April 09, 2013
Southeast Asian countries continue to be a manufacturing hub and a growing market for illicit narcotics, the United Nations International Narcotics Control Board (INCB) warned in its annual report released in March.
"Seizures of methamphetamines in East and Southeast Asia accounted for almost half of the global total in 2010," the report said. "In 2011, most countries in the region continued to report increasing seizures of methamphetamines."
Apart from increased manufacture, trafficking and use of crystal methamphetamine, Indonesia has one of the largest illicit cannabis plantations in the region. Around 1.8 million cannabis plants were eradicated in 2011, mostly in Aceh, the report said.
Indonesia has also been identified as one of the biggest MDMA (ecstasy) markets in the region. Law enforcement seized over 1 million ecstasy pills in 2011 and dismantled five illicit factories. According to the report, the drug is smuggled into Indonesia from Malaysia and the Netherlands.
"The prevalence of drug cases in Indonesia is alarming," said Bali Moniaga, deputy for legal affairs and co-operation at the National Narcotics Agency (BNN), in a presentation during the launch of the INCB report at the UN Information Centre in Jakarta on March 5th.
Around five million Indonesians – more than 2% of the population – use or abuse drugs. The INCB also noted an economic loss of Rp. 48.2 trillion ($4.9 billion), counting lost production and social factors related to drug abuse. New drugs
The Vienna-based INCB report also highlighted emerging issues in the global fight against drug abuse: the growing number of "new psychoactive substances" or "designer drugs".
"A new psychoactive substance was put on the market almost every week on average," the report stated. The known number of such substances increased to 49 in 2011 from about 5 in 2005.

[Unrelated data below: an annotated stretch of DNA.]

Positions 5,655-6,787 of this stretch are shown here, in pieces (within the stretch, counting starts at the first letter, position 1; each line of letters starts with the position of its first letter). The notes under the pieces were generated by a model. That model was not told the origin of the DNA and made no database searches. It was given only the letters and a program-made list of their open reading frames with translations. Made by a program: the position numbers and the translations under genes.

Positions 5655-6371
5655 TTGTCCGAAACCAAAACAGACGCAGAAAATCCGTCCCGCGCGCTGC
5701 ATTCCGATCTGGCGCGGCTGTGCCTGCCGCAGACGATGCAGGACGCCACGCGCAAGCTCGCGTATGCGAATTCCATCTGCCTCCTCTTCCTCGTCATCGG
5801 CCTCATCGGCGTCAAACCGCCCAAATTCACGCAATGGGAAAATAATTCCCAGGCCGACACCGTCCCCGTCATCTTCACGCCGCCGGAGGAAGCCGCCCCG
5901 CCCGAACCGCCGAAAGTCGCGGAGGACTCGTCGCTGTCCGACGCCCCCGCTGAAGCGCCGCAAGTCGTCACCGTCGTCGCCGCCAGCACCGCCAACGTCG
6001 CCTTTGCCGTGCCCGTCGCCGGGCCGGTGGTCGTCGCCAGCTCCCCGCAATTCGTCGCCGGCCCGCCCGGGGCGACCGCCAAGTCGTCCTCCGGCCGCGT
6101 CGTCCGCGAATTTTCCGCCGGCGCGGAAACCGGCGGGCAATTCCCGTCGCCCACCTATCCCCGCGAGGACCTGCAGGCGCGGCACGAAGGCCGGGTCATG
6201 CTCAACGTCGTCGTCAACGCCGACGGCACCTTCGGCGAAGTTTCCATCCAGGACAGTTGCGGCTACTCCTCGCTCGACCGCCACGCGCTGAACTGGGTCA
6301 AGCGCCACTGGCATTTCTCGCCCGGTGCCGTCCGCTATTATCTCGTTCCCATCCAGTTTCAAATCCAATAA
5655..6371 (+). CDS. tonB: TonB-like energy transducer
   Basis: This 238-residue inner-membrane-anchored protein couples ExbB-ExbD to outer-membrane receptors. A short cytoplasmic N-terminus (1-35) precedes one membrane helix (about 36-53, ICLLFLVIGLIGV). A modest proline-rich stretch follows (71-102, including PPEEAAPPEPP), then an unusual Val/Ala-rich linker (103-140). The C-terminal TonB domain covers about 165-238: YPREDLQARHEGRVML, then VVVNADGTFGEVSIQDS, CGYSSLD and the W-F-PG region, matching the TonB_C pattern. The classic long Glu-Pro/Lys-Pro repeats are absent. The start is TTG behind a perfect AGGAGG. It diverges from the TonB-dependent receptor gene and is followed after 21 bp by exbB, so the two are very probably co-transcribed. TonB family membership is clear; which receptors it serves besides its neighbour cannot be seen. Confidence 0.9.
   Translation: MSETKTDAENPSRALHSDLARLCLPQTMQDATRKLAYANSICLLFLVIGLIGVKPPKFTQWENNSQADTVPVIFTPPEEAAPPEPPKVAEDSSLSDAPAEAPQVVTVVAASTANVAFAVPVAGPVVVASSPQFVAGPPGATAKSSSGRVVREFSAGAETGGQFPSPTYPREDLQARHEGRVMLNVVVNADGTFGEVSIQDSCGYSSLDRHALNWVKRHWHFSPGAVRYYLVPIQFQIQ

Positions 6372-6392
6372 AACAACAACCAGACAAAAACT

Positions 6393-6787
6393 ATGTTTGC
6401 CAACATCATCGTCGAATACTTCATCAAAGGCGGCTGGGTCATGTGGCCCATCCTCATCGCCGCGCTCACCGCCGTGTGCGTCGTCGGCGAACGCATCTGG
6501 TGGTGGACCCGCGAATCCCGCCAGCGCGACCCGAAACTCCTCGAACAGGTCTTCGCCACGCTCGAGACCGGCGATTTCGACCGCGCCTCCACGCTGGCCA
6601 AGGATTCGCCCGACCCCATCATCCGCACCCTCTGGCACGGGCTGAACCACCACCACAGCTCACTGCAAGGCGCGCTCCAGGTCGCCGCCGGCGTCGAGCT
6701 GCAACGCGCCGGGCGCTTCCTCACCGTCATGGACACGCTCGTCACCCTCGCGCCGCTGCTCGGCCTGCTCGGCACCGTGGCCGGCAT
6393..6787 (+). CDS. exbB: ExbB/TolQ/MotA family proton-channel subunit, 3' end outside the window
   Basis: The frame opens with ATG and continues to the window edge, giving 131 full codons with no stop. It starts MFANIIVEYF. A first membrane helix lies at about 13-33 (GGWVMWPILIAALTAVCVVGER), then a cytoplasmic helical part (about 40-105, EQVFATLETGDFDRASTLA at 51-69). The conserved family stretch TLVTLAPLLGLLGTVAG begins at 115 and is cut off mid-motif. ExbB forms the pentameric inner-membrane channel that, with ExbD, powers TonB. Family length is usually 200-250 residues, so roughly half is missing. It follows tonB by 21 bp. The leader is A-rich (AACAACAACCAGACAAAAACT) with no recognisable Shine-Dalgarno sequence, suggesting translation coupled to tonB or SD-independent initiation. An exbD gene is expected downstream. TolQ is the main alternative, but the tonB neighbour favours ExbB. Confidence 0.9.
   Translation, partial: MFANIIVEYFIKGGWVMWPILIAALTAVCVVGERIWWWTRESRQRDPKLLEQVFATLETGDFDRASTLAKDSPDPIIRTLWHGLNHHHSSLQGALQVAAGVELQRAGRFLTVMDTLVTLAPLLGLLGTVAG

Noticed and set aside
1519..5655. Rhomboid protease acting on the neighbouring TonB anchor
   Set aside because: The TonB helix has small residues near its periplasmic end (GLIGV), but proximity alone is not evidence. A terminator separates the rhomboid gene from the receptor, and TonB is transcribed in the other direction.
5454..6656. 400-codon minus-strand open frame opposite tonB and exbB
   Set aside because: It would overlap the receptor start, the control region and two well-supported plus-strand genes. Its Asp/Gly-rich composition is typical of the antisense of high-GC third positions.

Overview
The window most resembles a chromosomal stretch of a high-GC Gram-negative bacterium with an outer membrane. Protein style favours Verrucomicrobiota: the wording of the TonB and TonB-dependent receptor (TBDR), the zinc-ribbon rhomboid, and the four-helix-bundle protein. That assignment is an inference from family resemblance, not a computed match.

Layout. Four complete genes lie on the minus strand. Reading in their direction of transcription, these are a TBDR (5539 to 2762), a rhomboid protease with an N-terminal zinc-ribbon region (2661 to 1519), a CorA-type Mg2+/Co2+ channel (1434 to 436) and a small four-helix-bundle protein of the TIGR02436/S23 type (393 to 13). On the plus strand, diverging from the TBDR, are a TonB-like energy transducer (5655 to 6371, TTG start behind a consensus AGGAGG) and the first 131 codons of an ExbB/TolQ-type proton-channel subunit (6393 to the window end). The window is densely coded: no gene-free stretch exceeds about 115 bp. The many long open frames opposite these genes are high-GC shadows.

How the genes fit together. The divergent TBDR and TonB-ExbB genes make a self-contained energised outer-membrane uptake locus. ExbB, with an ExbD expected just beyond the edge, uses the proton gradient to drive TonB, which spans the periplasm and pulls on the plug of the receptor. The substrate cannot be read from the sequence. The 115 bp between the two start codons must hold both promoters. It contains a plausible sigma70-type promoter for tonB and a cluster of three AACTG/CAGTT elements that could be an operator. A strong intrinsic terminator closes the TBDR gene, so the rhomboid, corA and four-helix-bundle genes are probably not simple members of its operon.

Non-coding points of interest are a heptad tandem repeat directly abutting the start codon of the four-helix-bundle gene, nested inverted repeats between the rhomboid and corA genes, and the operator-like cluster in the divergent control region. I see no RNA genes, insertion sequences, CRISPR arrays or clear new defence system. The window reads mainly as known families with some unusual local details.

Indonesians were made aware of the dangers of "new drugs" after the BNN raided a "drug party" at the house of Indonesian celebrity Raffi Ahmad in Jakarta on January 27th.
Two marijuana cigarettes and pills later identified as methylone – a cathinone derivative – were found in his room. The BNN subsequently announced that two people at the party had cathinone in their system – a drug related to the stimulant khat found in Arab and East African countries, that is relatively new in Indonesia.
In the fight against drugs, BNN recorded 26,458 cases with 32,743 arrests last year.
"The numbers will continue to grow and that is very worrying," Bali, of BNN, said.
INCB's report highlighted the importance of "sharing responsibility". The fight against drug abuse requires co-operation and information-sharing from every possible stakeholder – from the international level to the grassroots level.
One of Indonesia's most prominent grassroots organisations fighting drug abuse is the Anti-Narcotics National Movement (GRANAT). Erfian Zufry Eddy, the head of GRANAT in Bali, said that drug abuse is a daily problem on the island, which is popular with tourists.
"I see that drug abuse is getting worse. There are arrests every day, but there are illicit drug distributions every day as well," he told Khabar. "Most of the sellers are driven by the high profit."
He added that the most popular drugs in Bali are ecstasy and shabu, the more common name for methamphetamine.
Erfian, who has been fighting drug abuse for the last decade through GRANAT, said that only when the community is involved are they able to delve deep into the problems.
Spica Tutuhatunewa, deputy director of the Transnational Organised Crime Unit within the Ministry of Foreign Affairs, stressed the importance of broad regional efforts on the issue. "One country fighting alone would never succeed. That would be an impossible mission," she said.